U.S. Overview

Recovery Should Begin as States Start to Re-Open

The measures that many state governors put in place to combat the spread of the COVID-19 outbreak led to a sharp decline in real GDP in Q1-2020. Incoming data suggest that economic activity will contract at an unprecedented rate in the second quarter, and we look for the unemployment rate, which jumped to 14.7% in April, to move even higher in May.

Under the assumptions that states slowly start to re-open and that the virus does not return in a meaningful way in coming months, then real GDP growth should turn positive again beginning in Q3-2020. We look for real personal consumption expenditures to grow strongly in the next few quarters due, at least in part, to pent-up demand for services. That said, many service providers likely will be operating at reduced capacity for some time. Furthermore, some businesses have closed permanently. Although we look for the unemployment rate to begin receding this summer, we project that it will still be above 6% at the end of 2021.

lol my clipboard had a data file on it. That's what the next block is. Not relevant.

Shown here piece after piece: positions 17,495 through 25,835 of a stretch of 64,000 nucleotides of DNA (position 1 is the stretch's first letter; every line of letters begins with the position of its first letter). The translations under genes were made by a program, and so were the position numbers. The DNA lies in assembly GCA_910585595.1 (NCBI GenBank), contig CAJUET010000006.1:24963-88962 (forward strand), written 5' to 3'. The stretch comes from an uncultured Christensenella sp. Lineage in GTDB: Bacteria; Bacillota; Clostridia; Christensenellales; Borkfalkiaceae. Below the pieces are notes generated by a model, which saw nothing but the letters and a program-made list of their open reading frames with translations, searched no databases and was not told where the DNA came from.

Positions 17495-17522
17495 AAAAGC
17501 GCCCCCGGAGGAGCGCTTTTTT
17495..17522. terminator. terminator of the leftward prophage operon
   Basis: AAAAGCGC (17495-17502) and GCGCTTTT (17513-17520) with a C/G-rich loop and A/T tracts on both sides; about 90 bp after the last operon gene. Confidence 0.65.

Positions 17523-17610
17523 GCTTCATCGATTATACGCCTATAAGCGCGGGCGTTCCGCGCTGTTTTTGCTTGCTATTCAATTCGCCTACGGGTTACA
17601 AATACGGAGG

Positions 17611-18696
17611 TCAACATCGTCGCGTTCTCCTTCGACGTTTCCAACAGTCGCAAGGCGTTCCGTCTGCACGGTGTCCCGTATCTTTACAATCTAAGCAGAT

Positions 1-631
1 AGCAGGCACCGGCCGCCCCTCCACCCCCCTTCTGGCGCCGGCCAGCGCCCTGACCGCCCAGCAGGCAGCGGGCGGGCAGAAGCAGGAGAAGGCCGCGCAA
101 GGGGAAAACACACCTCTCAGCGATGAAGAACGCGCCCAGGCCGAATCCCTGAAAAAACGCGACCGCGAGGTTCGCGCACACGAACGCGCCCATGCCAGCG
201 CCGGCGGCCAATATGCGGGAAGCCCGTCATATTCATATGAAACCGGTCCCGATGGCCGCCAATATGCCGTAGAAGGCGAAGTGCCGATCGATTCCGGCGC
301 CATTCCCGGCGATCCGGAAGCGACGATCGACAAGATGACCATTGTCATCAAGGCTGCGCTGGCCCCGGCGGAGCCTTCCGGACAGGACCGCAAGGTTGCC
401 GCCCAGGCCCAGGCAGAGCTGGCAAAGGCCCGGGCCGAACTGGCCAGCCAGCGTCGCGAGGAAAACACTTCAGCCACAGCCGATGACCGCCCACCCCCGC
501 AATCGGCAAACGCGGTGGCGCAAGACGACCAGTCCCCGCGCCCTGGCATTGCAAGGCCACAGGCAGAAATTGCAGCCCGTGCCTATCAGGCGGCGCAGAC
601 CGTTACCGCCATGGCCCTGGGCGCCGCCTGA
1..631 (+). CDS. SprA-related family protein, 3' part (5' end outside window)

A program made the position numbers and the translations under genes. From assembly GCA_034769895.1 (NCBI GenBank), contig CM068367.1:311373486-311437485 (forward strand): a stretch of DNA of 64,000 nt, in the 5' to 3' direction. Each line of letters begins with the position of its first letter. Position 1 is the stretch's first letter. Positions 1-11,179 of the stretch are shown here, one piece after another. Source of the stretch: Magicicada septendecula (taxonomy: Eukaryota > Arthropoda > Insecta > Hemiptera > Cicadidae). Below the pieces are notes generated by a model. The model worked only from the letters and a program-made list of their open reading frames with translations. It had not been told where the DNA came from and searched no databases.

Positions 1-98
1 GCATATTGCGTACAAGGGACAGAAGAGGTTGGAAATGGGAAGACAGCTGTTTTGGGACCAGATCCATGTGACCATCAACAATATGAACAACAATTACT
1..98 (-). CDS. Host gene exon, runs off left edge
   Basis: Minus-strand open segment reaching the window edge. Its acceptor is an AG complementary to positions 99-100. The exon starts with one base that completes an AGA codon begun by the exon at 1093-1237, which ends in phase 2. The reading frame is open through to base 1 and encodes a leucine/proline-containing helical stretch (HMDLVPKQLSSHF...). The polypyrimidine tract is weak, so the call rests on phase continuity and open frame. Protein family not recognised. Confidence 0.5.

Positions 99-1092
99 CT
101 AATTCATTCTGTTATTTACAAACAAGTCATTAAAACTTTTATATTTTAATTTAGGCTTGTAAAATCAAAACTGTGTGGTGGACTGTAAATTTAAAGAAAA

We also make the extreme assumption that Congress will fail to pass legislation that would provide additional support to state and local governments. The rationale for this assumption reflects uncertainties related to the timing and composition of any such legislation. The associated cutback at the state and local level should exert some headwinds on overall growth in 2021. But we acknowledge that real GDP growth could be a bit stronger next year if lawmakers indeed grant additional financial support to states and municipalities.

For International Update and additional information:   Wells Fargo Monthly Commentary May 2020

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